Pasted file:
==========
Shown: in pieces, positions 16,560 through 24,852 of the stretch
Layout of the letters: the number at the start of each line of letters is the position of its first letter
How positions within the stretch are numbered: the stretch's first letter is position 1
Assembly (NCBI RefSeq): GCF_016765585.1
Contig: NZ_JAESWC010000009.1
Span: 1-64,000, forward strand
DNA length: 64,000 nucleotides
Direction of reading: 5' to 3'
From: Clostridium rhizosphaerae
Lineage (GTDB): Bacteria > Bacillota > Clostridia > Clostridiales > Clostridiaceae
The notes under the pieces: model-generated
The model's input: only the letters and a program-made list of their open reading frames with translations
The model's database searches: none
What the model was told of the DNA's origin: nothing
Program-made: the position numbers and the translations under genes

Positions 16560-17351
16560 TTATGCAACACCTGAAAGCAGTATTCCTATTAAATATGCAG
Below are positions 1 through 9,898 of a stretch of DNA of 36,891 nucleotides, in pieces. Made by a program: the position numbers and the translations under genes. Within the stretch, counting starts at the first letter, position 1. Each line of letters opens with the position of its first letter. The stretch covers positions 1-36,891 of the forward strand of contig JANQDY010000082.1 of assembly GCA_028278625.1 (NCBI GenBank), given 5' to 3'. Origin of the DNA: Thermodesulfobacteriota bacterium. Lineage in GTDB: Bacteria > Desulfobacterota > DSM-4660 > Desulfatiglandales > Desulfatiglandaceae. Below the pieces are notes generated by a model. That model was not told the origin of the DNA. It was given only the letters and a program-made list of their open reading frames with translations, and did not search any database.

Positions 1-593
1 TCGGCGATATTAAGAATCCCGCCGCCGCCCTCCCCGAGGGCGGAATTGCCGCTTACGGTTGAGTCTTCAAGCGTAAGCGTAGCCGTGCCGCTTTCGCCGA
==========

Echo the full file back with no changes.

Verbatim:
Shown: in pieces, positions 16,560 through 24,852 of the stretch
Layout of the letters: the number at the start of each line of letters is the position of its first letter
How positions within the stretch are numbered: the stretch's first letter is position 1
Assembly (NCBI RefSeq): GCF_016765585.1
Contig: NZ_JAESWC010000009.1
Span: 1-64,000, forward strand
DNA length: 64,000 nucleotides
Direction of reading: 5' to 3'
From: Clostridium rhizosphaerae
Lineage (GTDB): Bacteria > Bacillota > Clostridia > Clostridiales > Clostridiaceae
The notes under the pieces: model-generated
The model's input: only the letters and a program-made list of their open reading frames with translations
The model's database searches: none
What the model was told of the DNA's origin: nothing
Program-made: the position numbers and the translations under genes

Positions 16560-17351
16560 TTATGCAACACCTGAAAGCAGTATTCCTATTAAATATGCAG
Below are positions 1 through 9,898 of a stretch of DNA of 36,891 nucleotides, in pieces. Made by a program: the position numbers and the translations under genes. Within the stretch, counting starts at the first letter, position 1. Each line of letters opens with the position of its first letter. The stretch covers positions 1-36,891 of the forward strand of contig JANQDY010000082.1 of assembly GCA_028278625.1 (NCBI GenBank), given 5' to 3'. Origin of the DNA: Thermodesulfobacteriota bacterium. Lineage in GTDB: Bacteria > Desulfobacterota > DSM-4660 > Desulfatiglandales > Desulfatiglandaceae. Below the pieces are notes generated by a model. That model was not told the origin of the DNA. It was given only the letters and a program-made list of their open reading frames with translations, and did not search any database.

Positions 1-593
1 TCGGCGATATTAAGAATCCCGCCGCCGCCCTCCCCGAGGGCGGAATTGCCGCTTACGGTTGAGTCTTCAAGCGTAAGCGTAGCCGTGCCGCTTTCGCCGA